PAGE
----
- The Washington Times - Wednesday, May 13, 2009

ANALYSIS/OPINION:

BOOK REVIEW:

THE MAD ONES: CRAZY JOE GALLO AND THE REVOLUTION AT THE EDGE OF THE UNDERWORLD

By Tom Folsom

Weinstein Books, 24.95, 244 pages

Reviewed by John Weisman



Joey Gallo was a minor player in New York’s crime scene. He never had the power of the Gambinos, the clout of the Profacis or the juice of the Colombos. A pint-size, blue-eyed, blond-haired hood who looked best in blue suits, dark glasses and a pinky ring, Joey patterned himself after Tommy Udo, the nutsy movie anti-hero killer of “Kiss of Death,” played by Richard Widmark.

He was known as Crazy Joe. Because he kept a lion in his basement? Maybe. Because he could go nutsy on you? Maybe. Maybe also because he had spent time in psycho wards.

According to “The Mad Ones,” Tom Folsom’s mondo-weirdo, cinematically written book about Joey Gallo and his crowd, on one trip to the Kings County psycho ward, a psychiatrist administering a Rorschach test asked what Joey thought the ink blotch on the sheet of paper looked like. Joey said: “It looks like somebody spilled ink on it and folded it over.”

However, according to Joey himself (as channeled through Mr. Folsom) he was given the name Crazy Joe by the Kennedys because he showed up “Bobby Fitz-K” when Robert F. Kennedy was chief counsel of the Senate’s McClellan Crime Committee .

Crazy Joe even would compare the Gallo brothers to the Kennedy brothers. “Plenty of people have said to me, ‘You know, Joey, if you’d gone another way you might have made something of yourself. If you’d put your brains and your energy into something legitimate, you could have gotten to be president.’ And you know what I always say to them? ‘… I couldn’t be that crooked.’ ”

Oh, yeah, Crazy Joe knew how to attract attention. According to Mr. Folsom’s account, by age 22 he had been profiled by Pete Hamill in the New York Post as a “young hoodlum of the old school.”

He loved playing for the TV cameras. “How can I be afraid when my bodyguard is with me,” he straight-faced local New York NBC TV legend Gabe Pressman. “The camera panned down to Mondo the Midget, official mascot of the Gallo gang,” Mr. Folsom writes.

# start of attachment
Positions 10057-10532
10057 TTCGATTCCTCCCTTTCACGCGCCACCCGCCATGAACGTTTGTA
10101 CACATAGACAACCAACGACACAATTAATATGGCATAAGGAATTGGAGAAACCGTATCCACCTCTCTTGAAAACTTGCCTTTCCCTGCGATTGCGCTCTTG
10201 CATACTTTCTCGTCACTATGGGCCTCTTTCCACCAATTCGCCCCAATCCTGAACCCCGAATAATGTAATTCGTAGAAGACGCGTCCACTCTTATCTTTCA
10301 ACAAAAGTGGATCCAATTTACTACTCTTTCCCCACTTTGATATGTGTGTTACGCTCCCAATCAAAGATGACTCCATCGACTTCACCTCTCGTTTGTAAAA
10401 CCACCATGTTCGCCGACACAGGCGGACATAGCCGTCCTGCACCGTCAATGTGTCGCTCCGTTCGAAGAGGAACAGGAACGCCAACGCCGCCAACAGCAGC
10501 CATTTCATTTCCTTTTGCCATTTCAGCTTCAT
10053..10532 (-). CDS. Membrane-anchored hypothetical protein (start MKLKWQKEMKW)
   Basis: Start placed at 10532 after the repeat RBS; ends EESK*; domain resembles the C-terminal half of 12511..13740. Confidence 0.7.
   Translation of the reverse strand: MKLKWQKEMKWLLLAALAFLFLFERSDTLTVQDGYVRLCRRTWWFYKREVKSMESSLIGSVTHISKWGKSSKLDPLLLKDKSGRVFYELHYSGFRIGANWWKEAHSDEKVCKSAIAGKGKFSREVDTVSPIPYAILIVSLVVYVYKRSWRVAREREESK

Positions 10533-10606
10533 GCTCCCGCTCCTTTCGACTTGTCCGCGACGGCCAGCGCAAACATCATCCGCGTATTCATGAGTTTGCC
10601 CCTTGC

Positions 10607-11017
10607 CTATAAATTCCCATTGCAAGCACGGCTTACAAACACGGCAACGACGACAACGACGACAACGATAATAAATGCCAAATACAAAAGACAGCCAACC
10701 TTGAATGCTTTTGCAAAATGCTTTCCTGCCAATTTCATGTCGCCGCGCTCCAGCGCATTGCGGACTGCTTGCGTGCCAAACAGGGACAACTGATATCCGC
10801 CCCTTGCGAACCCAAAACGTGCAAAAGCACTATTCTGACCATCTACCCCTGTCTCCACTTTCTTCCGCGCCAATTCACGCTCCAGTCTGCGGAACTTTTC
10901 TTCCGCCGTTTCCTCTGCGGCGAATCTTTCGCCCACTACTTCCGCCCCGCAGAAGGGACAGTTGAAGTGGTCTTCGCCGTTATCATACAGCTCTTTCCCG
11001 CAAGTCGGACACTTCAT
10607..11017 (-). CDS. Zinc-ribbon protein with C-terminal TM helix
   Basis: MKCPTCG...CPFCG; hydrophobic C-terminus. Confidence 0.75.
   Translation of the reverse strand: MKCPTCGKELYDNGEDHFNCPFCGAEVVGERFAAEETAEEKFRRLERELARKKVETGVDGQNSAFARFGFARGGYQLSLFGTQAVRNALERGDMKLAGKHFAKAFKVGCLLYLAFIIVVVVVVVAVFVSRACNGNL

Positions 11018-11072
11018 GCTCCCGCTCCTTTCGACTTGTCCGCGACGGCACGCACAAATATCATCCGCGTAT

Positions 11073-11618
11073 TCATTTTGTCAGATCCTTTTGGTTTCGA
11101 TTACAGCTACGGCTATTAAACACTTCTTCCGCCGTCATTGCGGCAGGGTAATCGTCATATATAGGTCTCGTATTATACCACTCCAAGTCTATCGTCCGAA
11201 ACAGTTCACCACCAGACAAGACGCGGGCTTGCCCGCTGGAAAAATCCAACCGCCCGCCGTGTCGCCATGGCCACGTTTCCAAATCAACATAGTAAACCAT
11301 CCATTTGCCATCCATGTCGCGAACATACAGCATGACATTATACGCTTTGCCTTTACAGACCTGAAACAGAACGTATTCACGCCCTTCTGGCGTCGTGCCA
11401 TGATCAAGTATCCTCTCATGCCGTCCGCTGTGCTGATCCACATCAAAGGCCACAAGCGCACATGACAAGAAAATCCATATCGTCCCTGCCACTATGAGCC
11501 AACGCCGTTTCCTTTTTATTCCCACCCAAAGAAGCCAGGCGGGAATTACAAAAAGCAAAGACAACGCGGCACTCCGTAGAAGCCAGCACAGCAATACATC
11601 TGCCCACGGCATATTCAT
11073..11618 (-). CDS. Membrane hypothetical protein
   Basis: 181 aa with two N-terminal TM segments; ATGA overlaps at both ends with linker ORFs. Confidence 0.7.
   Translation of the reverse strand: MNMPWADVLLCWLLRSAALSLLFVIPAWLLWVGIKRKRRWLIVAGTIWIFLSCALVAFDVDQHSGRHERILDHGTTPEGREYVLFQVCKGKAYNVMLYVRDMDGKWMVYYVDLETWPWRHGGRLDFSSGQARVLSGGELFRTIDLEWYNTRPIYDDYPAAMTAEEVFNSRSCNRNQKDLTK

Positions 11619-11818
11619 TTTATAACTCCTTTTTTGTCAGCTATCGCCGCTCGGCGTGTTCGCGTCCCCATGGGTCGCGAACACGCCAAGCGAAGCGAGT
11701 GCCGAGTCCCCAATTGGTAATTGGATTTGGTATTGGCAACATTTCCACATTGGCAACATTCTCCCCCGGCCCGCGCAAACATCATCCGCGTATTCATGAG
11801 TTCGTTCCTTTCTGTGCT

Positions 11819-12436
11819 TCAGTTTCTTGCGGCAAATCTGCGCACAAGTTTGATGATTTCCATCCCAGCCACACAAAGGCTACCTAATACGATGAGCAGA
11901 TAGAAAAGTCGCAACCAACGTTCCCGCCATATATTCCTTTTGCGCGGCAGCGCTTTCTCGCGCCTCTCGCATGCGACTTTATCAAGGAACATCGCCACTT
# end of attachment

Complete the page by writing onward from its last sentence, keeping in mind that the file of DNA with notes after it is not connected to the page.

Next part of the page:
Joey and his brothers Larry and Kid Blast even appeared in Life magazine “looking like gangsters were supposed to look in cheap black suits and skinny black ties.”

Al Seedman, the burly, well-dressed chief of detectives of the New York Police Department, said of Joey Gallo: “He should have been in show business.” In a way, he was. A Joey Gallo character was the protagonist of Jimmy Breslin’s novel (and the subsequent movie) “The Gang That Couldn’t Shoot Straight.” And Joey Gallo certainly was the only wiseguy who was ever the hero of a Bob Dylan song (“Joey”).

He was, according to Mr. Folsom’s account, a walking contradiction. He could beat up people for fun. He enjoyed violence. But as a prisoner at New York’s infamous Attica prison, he also “matched wits with Wilde, brooded with Schopenhauer, reasoned with Kant, and was enlightened by Voltaire. He filled his [spiral-bound] Nifty-Steno [notebook] with quotes from Nietzsche. … He quoted Spinoza … He devoured books in a heated love affair. ‘The passion of the intellect,’ penciled Joey, ‘which can be as carnal and ecstatic as the rapture of the flesh.’ ”